Ultra-wealthy family businesses dominate the new Sunday Times Rich List, with the combined wealth of family firms in the top ten totalling £58.7 billion ($75.9 billion).
The number one spot was taken by industry and finance titans Sri and Gopi Hinduja, with their fortune of £16.2 billion ($20.9 billion), up £3.2 billion ($4.1 billion) on last year. The 81 and 77-year-old brothers inherited and built upon their late father’s 103-year-old business empire in Mumbai, India. The Hinduja Group invested in multiple sectors, including energy, banking and property, and employs 70,000 people. Its main British company, Hinduja Automative, has Gopi as its chairman and generated more than £2 billion in 2015-16 with £237.8 million net assets.
Ukranian-born investor Len Blavatnik (59) is in second place on the list with £15.982 billion ($20.6 billion). Mumbai-born, property and internet tycoon Reuben brothers, David (78) and Simon (76), took third place with £14 billion ($18.1 billion) then another major family business featured in fourth place.
World leading steelmaker Lakshmi Mittal (66, right) and family saw their wealth rise by £6.109 billion to £13.229 billion. Mittal’s son Aditya and daughter Vanisha sit on the board of the Luxembourg-based integrated steel and mining company ArcelorMittal.
Uzbek-born investor and mining tycoon Alisher Usmanov (63) was in fifth place with £11.791 billion, followed by a former family business in sixth place. Italian-born Swiss businessman Ernesto Bertarelli (51), married to Kirsty Bertarelli (45), Britain’s richest woman, are worth £11.5 billion. Bertarelli’s family sold its biotech firm Serono in 2006 for £13.3 billion and made £8.6 billion, the Rich List reported.
British brothers Guy (56) and George (53) Weston, with Irish cousin Galen Junior Weston (44), ranked seventh at £10.5 billion, the only entrant in the top ten to experience a year-on-year decrease in fortune, by £500 million. The Westons’ food, retailing and charitable operations span North America and Europe but shares in their Associated British Foods, incorporating household brands Kingsmill, Twinings and Primark, have slumped. Read our family portrait here.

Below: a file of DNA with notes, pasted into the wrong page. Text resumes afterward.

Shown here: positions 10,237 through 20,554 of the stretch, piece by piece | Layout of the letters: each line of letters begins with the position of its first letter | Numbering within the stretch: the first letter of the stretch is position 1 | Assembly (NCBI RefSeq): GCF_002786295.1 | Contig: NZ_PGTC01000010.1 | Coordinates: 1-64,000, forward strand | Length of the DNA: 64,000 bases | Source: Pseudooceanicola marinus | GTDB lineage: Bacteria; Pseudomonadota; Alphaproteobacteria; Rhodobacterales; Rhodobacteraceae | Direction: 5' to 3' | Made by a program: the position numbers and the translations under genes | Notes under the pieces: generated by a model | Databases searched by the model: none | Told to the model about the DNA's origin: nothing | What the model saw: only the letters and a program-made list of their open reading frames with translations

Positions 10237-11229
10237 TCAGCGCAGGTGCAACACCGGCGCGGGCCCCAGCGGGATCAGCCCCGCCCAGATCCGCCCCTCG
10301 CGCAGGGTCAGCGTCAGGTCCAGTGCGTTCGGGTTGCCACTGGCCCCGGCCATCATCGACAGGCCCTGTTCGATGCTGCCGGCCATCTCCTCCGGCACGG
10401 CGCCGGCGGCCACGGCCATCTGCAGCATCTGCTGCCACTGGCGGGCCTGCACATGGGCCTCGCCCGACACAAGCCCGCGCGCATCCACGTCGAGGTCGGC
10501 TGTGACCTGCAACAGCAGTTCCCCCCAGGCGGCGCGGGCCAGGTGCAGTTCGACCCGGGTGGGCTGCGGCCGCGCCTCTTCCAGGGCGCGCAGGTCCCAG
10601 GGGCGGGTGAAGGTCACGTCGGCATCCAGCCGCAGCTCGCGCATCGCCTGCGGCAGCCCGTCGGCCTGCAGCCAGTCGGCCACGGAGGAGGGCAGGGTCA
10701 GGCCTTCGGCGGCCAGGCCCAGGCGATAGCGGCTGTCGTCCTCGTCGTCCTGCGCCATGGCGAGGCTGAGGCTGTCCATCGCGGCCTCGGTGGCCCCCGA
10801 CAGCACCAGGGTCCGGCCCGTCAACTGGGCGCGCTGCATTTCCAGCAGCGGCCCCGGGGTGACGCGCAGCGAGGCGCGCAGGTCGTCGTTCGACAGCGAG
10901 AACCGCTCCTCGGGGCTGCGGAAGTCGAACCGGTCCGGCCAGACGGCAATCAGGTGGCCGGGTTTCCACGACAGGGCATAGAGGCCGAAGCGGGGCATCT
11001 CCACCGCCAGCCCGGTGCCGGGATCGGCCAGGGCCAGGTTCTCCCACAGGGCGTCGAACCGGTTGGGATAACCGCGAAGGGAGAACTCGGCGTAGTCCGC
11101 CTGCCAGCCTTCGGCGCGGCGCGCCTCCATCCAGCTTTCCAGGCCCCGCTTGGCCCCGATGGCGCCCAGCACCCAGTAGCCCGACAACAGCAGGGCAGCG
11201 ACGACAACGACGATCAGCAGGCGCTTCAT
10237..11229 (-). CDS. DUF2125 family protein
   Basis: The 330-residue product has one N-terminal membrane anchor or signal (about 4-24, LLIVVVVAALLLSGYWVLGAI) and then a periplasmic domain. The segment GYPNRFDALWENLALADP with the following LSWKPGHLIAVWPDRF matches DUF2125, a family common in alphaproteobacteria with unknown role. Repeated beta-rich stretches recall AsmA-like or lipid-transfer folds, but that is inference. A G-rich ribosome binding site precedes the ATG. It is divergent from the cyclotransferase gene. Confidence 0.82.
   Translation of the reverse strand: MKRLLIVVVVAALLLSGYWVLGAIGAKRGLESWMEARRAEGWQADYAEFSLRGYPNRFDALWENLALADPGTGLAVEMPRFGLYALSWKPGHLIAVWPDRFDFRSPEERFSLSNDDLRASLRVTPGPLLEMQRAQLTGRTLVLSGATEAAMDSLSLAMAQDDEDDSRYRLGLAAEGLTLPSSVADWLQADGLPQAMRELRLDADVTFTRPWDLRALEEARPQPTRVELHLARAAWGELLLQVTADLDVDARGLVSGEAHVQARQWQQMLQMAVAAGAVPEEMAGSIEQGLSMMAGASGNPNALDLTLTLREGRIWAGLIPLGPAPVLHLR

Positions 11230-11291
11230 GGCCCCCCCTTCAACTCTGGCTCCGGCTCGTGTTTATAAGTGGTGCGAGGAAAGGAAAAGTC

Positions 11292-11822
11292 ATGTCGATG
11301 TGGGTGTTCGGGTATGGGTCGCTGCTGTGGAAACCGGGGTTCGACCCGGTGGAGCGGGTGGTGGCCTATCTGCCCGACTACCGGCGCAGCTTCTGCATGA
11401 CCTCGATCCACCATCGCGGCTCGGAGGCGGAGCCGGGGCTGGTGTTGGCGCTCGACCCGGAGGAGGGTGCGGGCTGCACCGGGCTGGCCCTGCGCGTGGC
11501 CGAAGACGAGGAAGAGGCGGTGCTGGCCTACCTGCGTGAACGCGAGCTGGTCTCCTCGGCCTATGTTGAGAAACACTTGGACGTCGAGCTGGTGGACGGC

Inherited wealth helped eighth-place getters and siblings Kirsten (64) and Jorn (57) Rausing enjoy £9.66 billion. The Swedish family Rausing owns the Tetra Lavel packaging group, which made more than £10 billion in 2015-16.
Rounding out the top 10 are two more family businesses: The Duke of Westminster and his property owning Grosvenor family in ninth place then Charlene de Carvalho-Heineken (62) and investor husband Michel de Carvalho (72) in tenth place.
Hugh Grosvenor (left, 26) became Britain’s youngest billionaire with £9.52 billion when his father Gerald died aged 64 in August 2016. One of seven trustees of the Grosvenor Estate, the family owns 300 acres of some of London’s most exclusive real estate and its Grosvenor Group made £527 million in profit in 2015.
The daughter and son-in-law of the late Freddy Heineken, whose grandfather launched their eponymous $37 billion Dutch brewing empire, in 1873, have £9.3 billion to their name, with group profits buoyant.
The Hinduja brothers were on top of the pile of 134 billionaires in Britain. The Sunday newspaper’s 29th edition of the Rich List declared Britain’s “super-rich have been supercharged by a ‘Brexit boom’ with record wealth and more billionaires than ever before” on the list.
This year’s 500 richest individuals were found to be richer than all the top 1,000 were in 2016.
Brexit champion and tech entrepreneur Sir James Dyson (below) was among the 19 British billionaires who saw their fortunes rise by more than £1 billion within 12-months. Dyson’s wealth shot up from £5 billion in 2016 to £7.8 billion this year, the list said.
“The total wealth of Britain’s 1,000 richest individuals and families soared to £658 billion ($851.2 billion)–a 14% rise on last year,” the Rich List reported.
“The combined wealth of the top 500 of the Rich List surged to £580.3 billion ($750.7 billion) more than the £575.6 billion ($744.6 billion) total wealth of the 1,000 richest people in 2016.
The phenomenal level of wealth and the often senior age of wealth holders underscored the urgency of organising clear succession plans to secure their fortunes and provide for their families.
The Global Family Office Report 2016 warned family office succession was a “looming challenge” with 43% of the world’s family offices expected to make a generational transition in the next 10 years and 69% in the next 15 years.
The latest RBC Wealth Management survey, in collaboration with Scorpio Partnership, warned the lack of inheritance plans could have broad societal and economic implications, with Americans transferring an estimated $3.2 trillion over the coming years.
A total of 3,105 American, Canadian and British business owners, wealthy professionals, entrepreneurs and retirees, with an average net worth of $4.5 million, were surveyed in June and August 2016.
A mere 30% of high-net worth Americans and 24% of high-net worth Britons said they had a full wealth plan in place for how they will pass their assets on to next-gens.
While 54% of Americans and 47% of Britons have a will, another 30% of Americans and 30% of Britons said they had done nothing to prepare the transfer of their estate to heirs. This was despite more than half of parents surveyed (58%) were confident their fortunes will endure with their children with a wealth transfer strategy fully in place.